LONDON — Jane Shepherdson, formerly brand director at Topshop, has been named chief executive of the Baugur-owned Whistles chain. It is the first major post Shepherdson has taken on since quitting Topshop in fall 2006.

This story first appeared in the January 29, 2008 issue of WWD. Subscribe Today.

In addition to her role as ceo, Shepherdson and her management team will become part owner of Whistles, together with Baugur, the second-largest investor in Saks Fifth Avenue, and Iceland’s Glitnir Bank.

Baugur already owned Whistles via its holding company, Mosaic Fashions. Through a management buy-in deal with Shepherdson and her team, Baugur has spun off Whistles into a separate company. However, it remains the lead shareholder.

The financial terms of the deal were not disclosed.

In an interview Monday, Shepherdson said she wants to make Whistles “the most exciting place” on the British high street in terms of collections, service, merchandising and design. Asked if she’d take the brand to the U.S., she said: “Absolutely. There is no reason why Whistles should not be there.”

Whistles, which has an older target audience than Topshop, is known for its colorful, on-trend but safe collections for work and weekend. The store also carries brands such as Antik Batik, Pink Soda and Paige Denim.

Shepherdson, who was in talks with Baugur since she left Topshop, said she plans to broaden the range and appeal to women older than 25 who are not scared of fashion, but who don’t slavishly follow trends. “I feel very strongly about this brand, and I feel I can add something to it,” she said. “It’s totally different to Topshop.”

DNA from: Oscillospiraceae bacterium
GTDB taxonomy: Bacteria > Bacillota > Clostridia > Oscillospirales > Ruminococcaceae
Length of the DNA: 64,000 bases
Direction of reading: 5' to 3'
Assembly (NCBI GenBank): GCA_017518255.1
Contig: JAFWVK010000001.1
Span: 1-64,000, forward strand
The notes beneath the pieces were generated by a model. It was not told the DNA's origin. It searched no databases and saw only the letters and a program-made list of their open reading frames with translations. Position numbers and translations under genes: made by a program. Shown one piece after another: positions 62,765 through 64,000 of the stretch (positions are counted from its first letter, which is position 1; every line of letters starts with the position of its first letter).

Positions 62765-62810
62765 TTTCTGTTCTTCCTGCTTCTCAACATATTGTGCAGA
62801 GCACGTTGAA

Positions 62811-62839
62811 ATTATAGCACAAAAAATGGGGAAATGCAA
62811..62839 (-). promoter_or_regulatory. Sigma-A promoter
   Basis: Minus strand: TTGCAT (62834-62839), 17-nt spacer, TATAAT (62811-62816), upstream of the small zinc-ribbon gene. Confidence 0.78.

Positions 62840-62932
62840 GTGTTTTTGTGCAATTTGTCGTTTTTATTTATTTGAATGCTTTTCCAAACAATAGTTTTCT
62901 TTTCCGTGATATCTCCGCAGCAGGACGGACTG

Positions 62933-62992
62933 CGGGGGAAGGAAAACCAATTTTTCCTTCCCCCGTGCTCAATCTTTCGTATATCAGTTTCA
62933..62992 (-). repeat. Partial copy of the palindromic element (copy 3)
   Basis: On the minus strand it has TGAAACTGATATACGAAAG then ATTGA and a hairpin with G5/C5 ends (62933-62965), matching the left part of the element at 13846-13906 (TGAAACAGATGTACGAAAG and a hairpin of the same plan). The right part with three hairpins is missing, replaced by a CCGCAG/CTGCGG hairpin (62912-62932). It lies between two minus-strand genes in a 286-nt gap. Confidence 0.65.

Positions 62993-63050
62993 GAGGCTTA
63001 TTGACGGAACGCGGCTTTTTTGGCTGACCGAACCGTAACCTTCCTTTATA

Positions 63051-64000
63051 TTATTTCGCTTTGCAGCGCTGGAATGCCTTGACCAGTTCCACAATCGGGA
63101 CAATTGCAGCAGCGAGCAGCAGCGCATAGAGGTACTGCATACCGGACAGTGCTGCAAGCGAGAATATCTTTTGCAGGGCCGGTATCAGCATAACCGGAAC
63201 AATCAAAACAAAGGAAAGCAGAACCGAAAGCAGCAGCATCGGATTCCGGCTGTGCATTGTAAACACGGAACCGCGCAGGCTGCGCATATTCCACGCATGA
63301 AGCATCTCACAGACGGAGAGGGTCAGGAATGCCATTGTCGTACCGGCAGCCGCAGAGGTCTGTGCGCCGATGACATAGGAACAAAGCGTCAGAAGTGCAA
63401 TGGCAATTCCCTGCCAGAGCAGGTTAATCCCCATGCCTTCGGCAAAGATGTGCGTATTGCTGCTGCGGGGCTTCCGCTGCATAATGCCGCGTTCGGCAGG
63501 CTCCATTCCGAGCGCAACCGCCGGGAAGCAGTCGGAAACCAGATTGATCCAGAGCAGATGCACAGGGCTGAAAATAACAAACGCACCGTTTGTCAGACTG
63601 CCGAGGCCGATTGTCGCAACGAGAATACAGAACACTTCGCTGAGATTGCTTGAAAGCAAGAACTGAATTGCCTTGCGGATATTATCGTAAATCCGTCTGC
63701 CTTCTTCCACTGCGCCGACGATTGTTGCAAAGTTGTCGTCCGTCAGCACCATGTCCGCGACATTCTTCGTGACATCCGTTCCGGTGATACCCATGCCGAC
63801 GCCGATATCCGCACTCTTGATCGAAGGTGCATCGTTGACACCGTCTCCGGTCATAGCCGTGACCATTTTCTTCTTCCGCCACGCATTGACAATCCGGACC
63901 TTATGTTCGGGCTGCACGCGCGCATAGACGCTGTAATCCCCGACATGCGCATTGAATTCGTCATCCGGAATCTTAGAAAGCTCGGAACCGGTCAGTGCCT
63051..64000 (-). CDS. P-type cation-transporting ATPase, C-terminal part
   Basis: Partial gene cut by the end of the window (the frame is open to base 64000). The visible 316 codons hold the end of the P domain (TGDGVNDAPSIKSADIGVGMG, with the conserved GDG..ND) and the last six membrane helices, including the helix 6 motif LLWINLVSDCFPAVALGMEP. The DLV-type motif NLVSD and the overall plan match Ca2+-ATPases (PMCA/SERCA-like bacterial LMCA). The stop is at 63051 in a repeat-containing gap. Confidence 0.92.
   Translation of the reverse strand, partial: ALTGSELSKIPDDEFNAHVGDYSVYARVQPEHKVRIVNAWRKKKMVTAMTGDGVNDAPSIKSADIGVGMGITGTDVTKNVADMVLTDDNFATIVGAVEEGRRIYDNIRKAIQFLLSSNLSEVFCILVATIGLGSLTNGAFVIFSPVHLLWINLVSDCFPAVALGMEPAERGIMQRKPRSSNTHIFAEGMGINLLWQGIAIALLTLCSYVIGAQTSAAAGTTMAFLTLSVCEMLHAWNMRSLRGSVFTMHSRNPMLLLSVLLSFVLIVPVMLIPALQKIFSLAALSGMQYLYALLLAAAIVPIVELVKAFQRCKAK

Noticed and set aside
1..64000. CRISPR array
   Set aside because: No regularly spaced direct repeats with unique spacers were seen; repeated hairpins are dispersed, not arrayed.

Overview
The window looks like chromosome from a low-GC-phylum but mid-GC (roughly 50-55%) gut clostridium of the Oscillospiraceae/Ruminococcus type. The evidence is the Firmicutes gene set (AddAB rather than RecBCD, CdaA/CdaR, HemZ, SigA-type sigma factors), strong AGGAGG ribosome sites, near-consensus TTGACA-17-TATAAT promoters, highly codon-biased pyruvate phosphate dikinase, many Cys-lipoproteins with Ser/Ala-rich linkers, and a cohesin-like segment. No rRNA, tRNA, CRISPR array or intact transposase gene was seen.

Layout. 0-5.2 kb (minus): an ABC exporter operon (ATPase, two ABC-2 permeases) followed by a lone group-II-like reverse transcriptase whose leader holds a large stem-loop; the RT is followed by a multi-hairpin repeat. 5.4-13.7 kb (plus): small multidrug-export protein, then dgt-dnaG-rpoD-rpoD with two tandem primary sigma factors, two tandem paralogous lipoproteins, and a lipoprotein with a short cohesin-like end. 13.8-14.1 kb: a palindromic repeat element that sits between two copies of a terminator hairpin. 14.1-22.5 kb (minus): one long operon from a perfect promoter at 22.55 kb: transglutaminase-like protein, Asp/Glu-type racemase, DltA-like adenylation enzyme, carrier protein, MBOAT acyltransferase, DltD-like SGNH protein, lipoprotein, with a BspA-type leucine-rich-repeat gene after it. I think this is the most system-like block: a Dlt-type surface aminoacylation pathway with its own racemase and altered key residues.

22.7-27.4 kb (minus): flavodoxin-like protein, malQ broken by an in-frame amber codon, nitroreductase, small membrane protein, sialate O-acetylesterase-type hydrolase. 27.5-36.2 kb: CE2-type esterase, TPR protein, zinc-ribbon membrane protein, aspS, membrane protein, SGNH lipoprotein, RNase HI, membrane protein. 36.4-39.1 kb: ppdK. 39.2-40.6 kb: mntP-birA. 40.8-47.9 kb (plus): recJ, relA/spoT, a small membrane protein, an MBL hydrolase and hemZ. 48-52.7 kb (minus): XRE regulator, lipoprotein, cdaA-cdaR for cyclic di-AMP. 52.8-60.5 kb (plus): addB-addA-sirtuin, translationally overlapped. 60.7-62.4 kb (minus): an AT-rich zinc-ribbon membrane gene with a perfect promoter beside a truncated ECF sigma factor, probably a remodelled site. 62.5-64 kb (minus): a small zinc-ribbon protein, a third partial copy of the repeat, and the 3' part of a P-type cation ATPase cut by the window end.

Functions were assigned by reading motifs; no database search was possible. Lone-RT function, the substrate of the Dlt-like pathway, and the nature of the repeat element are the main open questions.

She added that she is definitely not looking to make Whistles young in the style of Topshop, and hopes to appeal to “women’s needs for quality and endurance” in fashion. Shepherdson said changes at the store probably would not be visible for another six to nine months.

Whistles was founded in 1976 by the husband-and-wife team of Richard and Lucille Lewin as a multibrand store. At the start, it sold lines from young designers including Jean Paul Gaultier, Dries Van Noten and John Galliano, as well as an in-house collection that at one time was wholesaled to major American department stores. The retailer was acquired by Mosaic Fashions in 2004, and currently has 40 stores across the U.K. and 40 department store concessions. It also sells online.

Shepherdson said she likes the idea of selling bought-in brands at the store, and would be looking to bring in other names. She also plans to draw on the brand’s heritage, stocking collections from young designers with whom she’s developed relationships over the years.

Baugur’s ceo, Gunnar Sigurdsson, said Whistles has great potential. “With the talent and experience that Jane and her team bring, we have no doubt that they will take advantage of the solid foundation and drive Whistles to new heights,” he said in a statement.

Shepherdson is widely credited with transforming Topshop into a fashion and retailing icon. In addition to embracing catwalk and street trends, she made a habit of hiring designers including Celia Birtwell, Zandra Rhodes and Sophia Kokosalaki to design special collections for Topshop.

Since leaving Topshop, Shepherdson has consulted for a variety of not-for-profit organizations such as the poverty relief agency Oxfam, and People Tree, the fair trade clothing brand. In 2006, she was made a Member of the Order of the British Empire for her services to the fashion industry.

Shepherdson has drafted in former Topshop colleagues Keith Wilks as finance director and Jo Farrelly as marketing director. Farrelly was marketing director of Topshop from 2000 to 2007. Previously, she served in marketing roles at Levi Strauss Europe. Wilks was formerly Topshop’s finance director.

Baugur’s Mosaic Fashions remains the parent of such high street brands as Karen Millen, Oasis, Principles and Warehouse. It operates 1,809 stores and concessions, mainly in the U.K. and Ireland.

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